- Meteorite Type: Martian, Augite Basalt
- Weight: 0.10 grams
- Approximate Measurements: 7 mm xmm x 3 m x 2.5 mm
- Additional Information: Part slice of this incredibly rare meteorite from Mars in glass front riker
Out of stock
After the single NWA 8159 stone was found in Morocco it was brought to the United States in 2013 and sent to the Institute of Meteoritics at the University of New Mexico, Albuquerque for classification. In its official writeup, NWA 8159 was described by the submitting scientist as “a fine grained olivine-bearing augite basalt that does not appear to be a SNC type although there are some aspects of it that resemble SNC.” Its primary composition is ~48–50% augite, ~37–40 % plagioclase, with lesser amounts of olivine, magnetite, and orthpyroxene.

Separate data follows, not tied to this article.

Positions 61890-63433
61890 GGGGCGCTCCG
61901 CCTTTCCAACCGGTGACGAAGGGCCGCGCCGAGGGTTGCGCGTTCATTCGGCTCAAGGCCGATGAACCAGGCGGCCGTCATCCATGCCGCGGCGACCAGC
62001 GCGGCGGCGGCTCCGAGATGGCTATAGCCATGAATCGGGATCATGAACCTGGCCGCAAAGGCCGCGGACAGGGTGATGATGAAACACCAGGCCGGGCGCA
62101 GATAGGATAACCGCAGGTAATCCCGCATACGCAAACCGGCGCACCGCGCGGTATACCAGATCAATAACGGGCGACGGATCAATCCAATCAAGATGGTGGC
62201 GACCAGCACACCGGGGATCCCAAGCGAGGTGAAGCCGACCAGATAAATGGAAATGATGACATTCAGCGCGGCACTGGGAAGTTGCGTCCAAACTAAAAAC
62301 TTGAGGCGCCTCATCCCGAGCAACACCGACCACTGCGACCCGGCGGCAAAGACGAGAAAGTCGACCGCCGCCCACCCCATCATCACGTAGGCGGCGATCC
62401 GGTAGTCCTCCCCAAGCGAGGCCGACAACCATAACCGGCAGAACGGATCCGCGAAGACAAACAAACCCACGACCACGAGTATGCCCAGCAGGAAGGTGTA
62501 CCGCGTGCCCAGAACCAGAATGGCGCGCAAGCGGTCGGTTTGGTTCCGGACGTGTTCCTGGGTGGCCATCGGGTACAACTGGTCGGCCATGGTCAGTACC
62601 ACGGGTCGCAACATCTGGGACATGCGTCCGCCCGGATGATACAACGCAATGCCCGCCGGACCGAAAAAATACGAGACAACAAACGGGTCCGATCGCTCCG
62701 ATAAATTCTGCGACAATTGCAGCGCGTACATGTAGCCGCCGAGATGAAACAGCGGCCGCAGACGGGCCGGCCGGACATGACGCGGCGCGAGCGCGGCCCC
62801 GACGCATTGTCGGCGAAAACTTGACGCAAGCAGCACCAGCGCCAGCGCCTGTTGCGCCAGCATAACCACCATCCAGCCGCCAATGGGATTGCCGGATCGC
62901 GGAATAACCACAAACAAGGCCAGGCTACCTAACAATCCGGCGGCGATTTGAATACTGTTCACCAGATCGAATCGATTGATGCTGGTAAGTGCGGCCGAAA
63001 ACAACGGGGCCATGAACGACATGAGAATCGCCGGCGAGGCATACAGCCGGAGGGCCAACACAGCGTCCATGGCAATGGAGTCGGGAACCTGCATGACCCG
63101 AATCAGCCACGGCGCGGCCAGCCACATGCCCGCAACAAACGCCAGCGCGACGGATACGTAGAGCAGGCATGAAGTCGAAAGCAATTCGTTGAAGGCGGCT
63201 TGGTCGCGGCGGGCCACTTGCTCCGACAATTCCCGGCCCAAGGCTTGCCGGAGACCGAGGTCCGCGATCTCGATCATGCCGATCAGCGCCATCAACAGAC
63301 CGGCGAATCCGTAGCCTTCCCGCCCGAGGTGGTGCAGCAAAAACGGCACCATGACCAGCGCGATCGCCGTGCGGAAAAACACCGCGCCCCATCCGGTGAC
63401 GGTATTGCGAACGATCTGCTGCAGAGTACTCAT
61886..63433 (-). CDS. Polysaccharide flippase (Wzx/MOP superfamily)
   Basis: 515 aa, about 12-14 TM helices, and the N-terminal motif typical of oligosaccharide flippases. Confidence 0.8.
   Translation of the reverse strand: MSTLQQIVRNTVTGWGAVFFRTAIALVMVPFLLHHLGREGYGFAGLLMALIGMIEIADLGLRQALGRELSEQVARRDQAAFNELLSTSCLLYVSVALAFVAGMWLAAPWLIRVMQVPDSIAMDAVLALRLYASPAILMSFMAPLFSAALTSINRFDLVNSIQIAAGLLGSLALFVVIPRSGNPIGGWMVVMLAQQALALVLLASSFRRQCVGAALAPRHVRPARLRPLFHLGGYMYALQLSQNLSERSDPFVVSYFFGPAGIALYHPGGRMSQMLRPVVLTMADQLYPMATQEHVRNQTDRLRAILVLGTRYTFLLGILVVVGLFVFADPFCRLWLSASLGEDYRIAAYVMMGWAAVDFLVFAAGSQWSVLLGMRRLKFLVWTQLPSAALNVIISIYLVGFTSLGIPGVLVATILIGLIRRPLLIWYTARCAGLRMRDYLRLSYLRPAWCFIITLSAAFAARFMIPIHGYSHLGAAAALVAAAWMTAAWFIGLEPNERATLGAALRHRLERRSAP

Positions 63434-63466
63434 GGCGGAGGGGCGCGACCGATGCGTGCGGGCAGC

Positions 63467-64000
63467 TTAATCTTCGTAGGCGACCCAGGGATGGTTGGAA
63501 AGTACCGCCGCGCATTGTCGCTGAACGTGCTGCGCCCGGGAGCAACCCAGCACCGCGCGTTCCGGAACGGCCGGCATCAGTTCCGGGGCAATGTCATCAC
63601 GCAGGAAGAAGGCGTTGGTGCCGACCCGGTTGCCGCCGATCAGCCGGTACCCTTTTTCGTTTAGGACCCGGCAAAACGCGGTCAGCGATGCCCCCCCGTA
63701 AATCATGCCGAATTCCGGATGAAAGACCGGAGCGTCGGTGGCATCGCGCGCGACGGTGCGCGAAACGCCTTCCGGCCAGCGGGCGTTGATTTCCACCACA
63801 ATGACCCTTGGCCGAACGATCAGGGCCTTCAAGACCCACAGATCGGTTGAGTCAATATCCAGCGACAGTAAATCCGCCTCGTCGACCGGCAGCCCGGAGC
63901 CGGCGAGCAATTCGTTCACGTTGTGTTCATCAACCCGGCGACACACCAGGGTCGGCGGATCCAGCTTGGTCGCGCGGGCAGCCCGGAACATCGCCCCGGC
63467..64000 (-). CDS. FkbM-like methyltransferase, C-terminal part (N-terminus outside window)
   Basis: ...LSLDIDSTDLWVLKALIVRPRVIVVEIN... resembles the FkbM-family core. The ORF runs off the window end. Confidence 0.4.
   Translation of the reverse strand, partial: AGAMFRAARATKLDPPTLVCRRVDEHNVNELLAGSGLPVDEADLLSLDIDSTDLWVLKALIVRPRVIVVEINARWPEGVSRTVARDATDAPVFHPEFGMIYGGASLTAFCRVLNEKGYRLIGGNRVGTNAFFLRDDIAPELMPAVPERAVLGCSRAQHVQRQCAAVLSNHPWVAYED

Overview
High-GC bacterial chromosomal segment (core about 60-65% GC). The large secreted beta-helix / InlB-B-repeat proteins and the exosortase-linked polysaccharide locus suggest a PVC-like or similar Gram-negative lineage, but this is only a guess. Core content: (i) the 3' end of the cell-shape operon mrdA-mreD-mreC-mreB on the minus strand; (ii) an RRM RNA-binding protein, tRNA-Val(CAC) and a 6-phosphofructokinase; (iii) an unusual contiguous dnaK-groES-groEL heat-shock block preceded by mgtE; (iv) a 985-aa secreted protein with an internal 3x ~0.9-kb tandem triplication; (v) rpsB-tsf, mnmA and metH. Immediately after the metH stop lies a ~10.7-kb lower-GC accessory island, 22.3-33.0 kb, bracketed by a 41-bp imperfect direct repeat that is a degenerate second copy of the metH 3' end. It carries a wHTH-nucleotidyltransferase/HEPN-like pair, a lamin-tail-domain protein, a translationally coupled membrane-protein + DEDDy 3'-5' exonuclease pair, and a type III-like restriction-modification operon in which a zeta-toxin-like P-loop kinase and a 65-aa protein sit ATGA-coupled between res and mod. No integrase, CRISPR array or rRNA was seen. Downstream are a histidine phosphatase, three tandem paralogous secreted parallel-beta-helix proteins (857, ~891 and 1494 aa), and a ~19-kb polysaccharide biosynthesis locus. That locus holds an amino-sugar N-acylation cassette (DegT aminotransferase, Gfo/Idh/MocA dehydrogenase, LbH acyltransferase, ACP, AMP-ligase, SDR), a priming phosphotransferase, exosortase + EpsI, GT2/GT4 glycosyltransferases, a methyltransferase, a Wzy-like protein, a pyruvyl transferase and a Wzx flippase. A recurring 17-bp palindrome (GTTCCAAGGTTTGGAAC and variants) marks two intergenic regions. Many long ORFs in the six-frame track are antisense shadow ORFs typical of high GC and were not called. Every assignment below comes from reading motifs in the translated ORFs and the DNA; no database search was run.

Further analysis conducted during 2015 resulted in reports of “shock-melt veins of unique texture” and noted the presence of “high-pressure mineral phases including majoritic garnet, stishovite, coesite, tissinite, and ahrensite.
While a small number of representative pieces of NWA 8159 were made available to academia and collectors, the mass has remained largely intact since its discovery. The few pieces that were released have been studied by academia and cherished by collectors, and were acquired at an extremely high dollar-per-gram rate, indicating the rarity of this meteorite and, indeed, this meteorite class.
The rigorous and repeated studies conducted on NWA 8159 by various experts have determined unequivocally that it is a piece of the Red Planet and, in addition, a very rare type indeed, which appears to be unlike most, or possibly all, other known Martian meteorites.